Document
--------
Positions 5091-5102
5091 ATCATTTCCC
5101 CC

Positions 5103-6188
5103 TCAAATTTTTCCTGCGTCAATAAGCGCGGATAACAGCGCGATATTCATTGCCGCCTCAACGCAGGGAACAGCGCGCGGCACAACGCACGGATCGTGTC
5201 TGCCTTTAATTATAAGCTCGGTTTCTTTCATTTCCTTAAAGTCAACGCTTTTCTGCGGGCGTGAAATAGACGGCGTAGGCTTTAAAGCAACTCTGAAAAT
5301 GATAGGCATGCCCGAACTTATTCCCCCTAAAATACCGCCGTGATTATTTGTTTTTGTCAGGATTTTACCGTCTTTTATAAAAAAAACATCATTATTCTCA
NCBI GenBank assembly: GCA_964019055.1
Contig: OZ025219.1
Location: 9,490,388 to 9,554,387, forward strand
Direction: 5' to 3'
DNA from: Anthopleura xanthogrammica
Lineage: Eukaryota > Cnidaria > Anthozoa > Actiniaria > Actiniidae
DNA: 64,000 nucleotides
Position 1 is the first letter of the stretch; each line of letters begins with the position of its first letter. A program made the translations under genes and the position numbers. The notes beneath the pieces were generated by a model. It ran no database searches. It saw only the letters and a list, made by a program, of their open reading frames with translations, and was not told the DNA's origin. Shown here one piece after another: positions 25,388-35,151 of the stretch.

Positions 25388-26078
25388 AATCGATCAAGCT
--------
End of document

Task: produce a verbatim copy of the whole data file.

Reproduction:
Positions 5091-5102
5091 ATCATTTCCC
5101 CC

Positions 5103-6188
5103 TCAAATTTTTCCTGCGTCAATAAGCGCGGATAACAGCGCGATATTCATTGCCGCCTCAACGCAGGGAACAGCGCGCGGCACAACGCACGGATCGTGTC
5201 TGCCTTTAATTATAAGCTCGGTTTCTTTCATTTCCTTAAAGTCAACGCTTTTCTGCGGGCGTGAAATAGACGGCGTAGGCTTTAAAGCAACTCTGAAAAT
5301 GATAGGCATGCCCGAACTTATTCCCCCTAAAATACCGCCGTGATTATTTGTTTTTGTCAGGATTTTACCGTCTTTTATAAAAAAAACATCATTATTCTCA
NCBI GenBank assembly: GCA_964019055.1
Contig: OZ025219.1
Location: 9,490,388 to 9,554,387, forward strand
Direction: 5' to 3'
DNA from: Anthopleura xanthogrammica
Lineage: Eukaryota > Cnidaria > Anthozoa > Actiniaria > Actiniidae
DNA: 64,000 nucleotides
Position 1 is the first letter of the stretch; each line of letters begins with the position of its first letter. A program made the translations under genes and the position numbers. The notes beneath the pieces were generated by a model. It ran no database searches. It saw only the letters and a list, made by a program, of their open reading frames with translations, and was not told the DNA's origin. Shown here one piece after another: positions 25,388-35,151 of the stretch.

Positions 25388-26078
25388 AATCGATCAAGCT